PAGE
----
According to analysis by Emily Badger of a new study by the Pew Research Center that found evidence of widening political polarization in the United States, the study also found evidence that Americans tend to make lifestyle choices, especially about where to live, along political lines. "Seventy-seven percent of 'consistently liberal' adults went with what sounded like dthe [sic] urban milieu: the dense neighborhood, the compact home, the 'walkability.' Fully seventy-five percent of 'consistently conservative' adults went with the polar opposite," writes Badger.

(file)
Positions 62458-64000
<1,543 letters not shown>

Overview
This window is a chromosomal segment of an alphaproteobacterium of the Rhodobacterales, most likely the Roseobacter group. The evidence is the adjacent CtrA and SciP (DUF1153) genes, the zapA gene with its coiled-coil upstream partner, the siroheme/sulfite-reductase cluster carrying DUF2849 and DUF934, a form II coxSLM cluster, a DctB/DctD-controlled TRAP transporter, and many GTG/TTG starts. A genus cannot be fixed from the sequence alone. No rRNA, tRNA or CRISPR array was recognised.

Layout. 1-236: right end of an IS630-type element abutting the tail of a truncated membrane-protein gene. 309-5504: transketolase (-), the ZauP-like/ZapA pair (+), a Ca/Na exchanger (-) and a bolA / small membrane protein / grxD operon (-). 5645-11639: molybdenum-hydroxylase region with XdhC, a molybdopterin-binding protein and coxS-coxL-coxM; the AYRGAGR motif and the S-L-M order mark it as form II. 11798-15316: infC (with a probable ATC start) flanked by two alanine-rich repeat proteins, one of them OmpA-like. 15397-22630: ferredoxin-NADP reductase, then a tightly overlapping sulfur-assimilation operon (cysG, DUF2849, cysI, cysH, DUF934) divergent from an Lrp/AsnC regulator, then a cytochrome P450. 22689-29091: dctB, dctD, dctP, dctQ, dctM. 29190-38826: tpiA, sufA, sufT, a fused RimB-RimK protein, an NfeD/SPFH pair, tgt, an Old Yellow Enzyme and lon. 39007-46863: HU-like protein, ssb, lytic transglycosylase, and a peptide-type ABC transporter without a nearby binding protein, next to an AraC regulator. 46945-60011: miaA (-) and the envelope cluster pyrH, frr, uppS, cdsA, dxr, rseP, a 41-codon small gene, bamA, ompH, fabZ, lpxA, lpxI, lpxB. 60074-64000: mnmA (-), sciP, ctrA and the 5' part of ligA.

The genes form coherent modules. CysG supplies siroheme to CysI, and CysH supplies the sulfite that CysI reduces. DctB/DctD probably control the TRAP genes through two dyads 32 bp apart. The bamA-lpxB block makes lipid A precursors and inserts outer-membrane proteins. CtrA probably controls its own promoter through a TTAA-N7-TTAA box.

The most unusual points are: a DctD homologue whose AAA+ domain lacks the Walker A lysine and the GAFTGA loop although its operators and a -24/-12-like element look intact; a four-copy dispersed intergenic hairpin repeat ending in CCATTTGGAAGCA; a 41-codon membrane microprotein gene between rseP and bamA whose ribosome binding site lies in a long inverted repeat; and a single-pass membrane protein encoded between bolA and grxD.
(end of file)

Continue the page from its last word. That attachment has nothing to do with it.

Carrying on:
Unclear, however, is that the data means about why people make these choices. "This latest Pew data, though, renews some curious questions about what's really going on here," says Badger. Some examples of the questions raised by the findings:
"Does ideology inform our living choices, or is it the other way around? Do liberals move to cities because cities happen to have the things that liberals like: dense amenities, cultural institutions, greater diversity?"
"Or do people who happen to live in cities because they value those things come to lean liberal thanks to other concerns inherent in that way of living?"
"Likewise, do conservatives settle in the exurbs and beyond because they want room to stretch out and a fenced-in yard? Or does having those things make you value privacy and individualism -- and the ideology that defends them?"